Canada Holds 15th Express Entry Draw

The fifteenth draw for Canadian permanent residence under the Express Entry selection system has been performed by Citizenship and Immigration Canada (CIC) on August 21, 2015.

A total of 1,523 invitations to apply (ITAs) for Canadian permanent residence were issued to candidates with 456 or more Comprehensive Ranking System (CRS) points. Interestingly, this draw saw points drop significantly from the previous draw which had a 471 cut-off for CRA points.

This is the 6th draw in a row where the number of ITA’s issued exceeded 1400. This appears to signify an intention on the part of CIC to ramp-up overall ITA numbers in an attempt to meet their 2015 quota for total invitations extended.

What is Express Entry?

The government merged the existing federal immigration programs into a new, “Express Entry” program this January. Eligible candidates may submit a profile into the Express Entry pool, where they are ranked according to the Comprehensive Ranking System. CIC selects the top-ranked candidates on a priority basis when it performs one of its frequent draws from the pool. Candidates who are issued an invitation to apply for permanent residence then have 60 days to submit a complete an online application. CIC has committed to process such applications within 6 months of receipt. We have seen processing is less than 6 months in recent cases.

It is very important to note that under R-10 of the regulations, an online application which is incomplete, incorrect or not supported by the correct document or report will be categorically rejected with no opportunity to remedy the situation beforehand. It is critical for those considering Express Entry to consider retaining experienced and licensed immigration counsel to handle their case.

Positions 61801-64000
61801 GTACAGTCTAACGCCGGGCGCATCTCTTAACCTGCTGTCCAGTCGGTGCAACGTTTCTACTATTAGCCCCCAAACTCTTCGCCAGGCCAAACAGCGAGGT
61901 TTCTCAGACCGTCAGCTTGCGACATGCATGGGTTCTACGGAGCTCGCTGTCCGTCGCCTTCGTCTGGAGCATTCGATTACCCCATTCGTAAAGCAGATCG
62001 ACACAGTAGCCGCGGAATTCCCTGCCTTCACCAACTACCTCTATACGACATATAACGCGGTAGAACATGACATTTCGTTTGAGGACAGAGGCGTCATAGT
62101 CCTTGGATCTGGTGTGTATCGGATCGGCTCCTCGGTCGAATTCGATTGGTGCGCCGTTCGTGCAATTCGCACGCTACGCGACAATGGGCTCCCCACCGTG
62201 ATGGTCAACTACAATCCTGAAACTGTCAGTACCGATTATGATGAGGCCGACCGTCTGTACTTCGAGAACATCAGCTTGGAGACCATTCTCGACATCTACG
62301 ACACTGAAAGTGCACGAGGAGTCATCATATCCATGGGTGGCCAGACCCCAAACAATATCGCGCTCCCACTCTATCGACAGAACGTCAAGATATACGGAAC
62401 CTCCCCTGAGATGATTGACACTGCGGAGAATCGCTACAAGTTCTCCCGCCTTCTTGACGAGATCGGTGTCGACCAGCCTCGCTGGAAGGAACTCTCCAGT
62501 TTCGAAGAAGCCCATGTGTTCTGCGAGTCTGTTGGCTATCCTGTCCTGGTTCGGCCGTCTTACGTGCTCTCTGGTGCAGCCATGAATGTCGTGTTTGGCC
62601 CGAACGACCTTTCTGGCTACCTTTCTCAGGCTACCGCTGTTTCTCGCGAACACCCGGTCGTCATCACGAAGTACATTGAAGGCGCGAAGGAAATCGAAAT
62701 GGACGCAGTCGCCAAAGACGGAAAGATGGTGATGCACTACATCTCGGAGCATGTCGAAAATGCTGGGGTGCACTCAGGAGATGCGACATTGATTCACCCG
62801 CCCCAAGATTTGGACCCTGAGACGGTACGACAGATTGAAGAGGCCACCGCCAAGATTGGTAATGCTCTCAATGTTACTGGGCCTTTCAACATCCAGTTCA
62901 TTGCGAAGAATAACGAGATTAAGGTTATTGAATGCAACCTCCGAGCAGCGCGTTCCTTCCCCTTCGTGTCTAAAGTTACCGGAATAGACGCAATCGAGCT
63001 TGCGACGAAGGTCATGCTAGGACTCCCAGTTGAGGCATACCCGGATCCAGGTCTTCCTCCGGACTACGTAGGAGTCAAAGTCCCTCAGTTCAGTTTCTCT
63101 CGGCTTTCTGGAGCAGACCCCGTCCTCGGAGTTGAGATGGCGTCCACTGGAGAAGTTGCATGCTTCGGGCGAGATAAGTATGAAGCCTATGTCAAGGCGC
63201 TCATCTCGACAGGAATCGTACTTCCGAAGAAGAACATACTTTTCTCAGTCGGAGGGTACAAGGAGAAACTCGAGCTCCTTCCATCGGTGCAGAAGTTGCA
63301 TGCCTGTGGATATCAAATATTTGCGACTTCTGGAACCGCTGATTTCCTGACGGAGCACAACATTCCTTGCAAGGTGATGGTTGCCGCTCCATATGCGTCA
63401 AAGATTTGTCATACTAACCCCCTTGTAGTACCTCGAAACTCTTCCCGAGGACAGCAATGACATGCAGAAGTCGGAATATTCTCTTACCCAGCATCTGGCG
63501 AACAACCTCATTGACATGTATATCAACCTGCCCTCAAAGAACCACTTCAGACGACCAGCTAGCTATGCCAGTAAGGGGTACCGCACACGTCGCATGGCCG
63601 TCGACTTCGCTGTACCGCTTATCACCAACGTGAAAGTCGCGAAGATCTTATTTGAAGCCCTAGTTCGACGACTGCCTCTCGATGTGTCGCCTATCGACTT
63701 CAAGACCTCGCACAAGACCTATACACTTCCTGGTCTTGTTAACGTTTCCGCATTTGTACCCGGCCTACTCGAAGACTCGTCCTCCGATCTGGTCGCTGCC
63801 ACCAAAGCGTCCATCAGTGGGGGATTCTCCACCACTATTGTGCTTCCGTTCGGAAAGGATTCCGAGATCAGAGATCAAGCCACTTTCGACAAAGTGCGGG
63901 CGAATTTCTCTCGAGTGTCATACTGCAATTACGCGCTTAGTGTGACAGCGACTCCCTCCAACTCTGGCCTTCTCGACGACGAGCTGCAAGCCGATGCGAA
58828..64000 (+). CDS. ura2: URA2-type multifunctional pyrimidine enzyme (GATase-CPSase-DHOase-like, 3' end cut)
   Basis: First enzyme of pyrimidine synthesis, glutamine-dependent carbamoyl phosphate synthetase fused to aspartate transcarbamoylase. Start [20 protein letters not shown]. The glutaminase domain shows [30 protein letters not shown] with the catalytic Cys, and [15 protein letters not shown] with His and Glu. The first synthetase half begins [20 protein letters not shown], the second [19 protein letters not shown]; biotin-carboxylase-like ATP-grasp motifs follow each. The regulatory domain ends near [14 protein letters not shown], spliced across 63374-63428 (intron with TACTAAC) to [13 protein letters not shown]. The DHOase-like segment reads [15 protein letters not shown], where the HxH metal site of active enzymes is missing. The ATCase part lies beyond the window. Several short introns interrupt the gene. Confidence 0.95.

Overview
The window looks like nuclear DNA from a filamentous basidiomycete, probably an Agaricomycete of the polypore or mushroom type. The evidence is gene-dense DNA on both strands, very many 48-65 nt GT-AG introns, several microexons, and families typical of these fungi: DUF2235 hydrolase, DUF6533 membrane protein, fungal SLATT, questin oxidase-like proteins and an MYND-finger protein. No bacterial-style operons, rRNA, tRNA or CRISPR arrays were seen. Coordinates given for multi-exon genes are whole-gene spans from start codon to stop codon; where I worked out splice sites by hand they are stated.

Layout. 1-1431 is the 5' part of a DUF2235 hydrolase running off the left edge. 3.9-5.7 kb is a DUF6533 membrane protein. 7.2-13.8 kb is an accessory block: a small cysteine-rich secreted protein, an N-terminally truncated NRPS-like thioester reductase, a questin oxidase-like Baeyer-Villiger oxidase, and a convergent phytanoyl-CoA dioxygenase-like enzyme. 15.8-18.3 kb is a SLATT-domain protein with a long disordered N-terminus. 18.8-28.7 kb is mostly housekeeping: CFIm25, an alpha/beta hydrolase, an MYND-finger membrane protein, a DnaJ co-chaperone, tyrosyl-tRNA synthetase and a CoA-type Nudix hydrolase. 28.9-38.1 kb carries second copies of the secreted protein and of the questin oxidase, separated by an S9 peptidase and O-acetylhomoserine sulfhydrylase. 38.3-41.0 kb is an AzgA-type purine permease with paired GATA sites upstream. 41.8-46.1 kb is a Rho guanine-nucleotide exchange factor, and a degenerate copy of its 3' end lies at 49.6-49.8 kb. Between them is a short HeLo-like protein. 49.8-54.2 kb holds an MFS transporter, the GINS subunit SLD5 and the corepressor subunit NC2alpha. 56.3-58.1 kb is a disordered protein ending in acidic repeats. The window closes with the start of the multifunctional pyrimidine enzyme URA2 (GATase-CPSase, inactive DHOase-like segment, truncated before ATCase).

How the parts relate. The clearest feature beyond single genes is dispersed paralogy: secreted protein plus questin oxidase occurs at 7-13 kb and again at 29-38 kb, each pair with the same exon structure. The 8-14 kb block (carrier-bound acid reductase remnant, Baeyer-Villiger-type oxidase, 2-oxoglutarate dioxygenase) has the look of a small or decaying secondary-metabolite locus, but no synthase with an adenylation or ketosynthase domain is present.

Tougher Rules Coming For Canadian Companies Hiring Foreign Workers

New consequences for employers that break the rules

On July 6, 2015, the Canadian Government announced stronger consequences for employers who violate conditions of the Temporary Foreign Worker Program (TFWP) or the International Mobility Program (IMP).

These regulatory changes are designed to promote compliance and deter employers from misusing the programs and mistreating foreign workers. The new consequences provide proportionate responses to non-compliance by replacing the single two-year ban with a range of ban periods (one, two, five, ten years as well as permanent bans where applicable), warnings, and new financial penalties ($500 to $100,000 per violation). Employers found to have committed a violation may face a warning, an administrative monetary penalty and a ban.

These changes come into force on December 1, 2015, and will apply to any violations that occur on or after that date. For unjustified non-compliance with program conditions that occurs prior to December 1, 2015, the current regulatory framework which provides for a two-year ban will continue to apply.

Employers undergoing an inspection under the new rules should be aware of the following changes:

  • New consequences for violations that include:
    • warnings;
    • financial penalties ranging from $500 to $100,000 per violation, up to a maximum $1 million over one year, per employer;
    • a ban of one, two, five or ten years, or permanent bans for the most serious violations; and,
    • publication of the employer’s name on a public list with details of the violation(s) and sanction(s).
  • A new method of assessing consequences of non-compliance with conditions, based on a points system that considers:
    • the type of violation;
    • an employer’s compliance history;
    • the severity of non-compliance; and,
    • the size of the employer’s business (for financial penalties only).
  • A new opportunity for employers to voluntarily disclose non-compliance and potentially receive a reduced consequence, where applicable.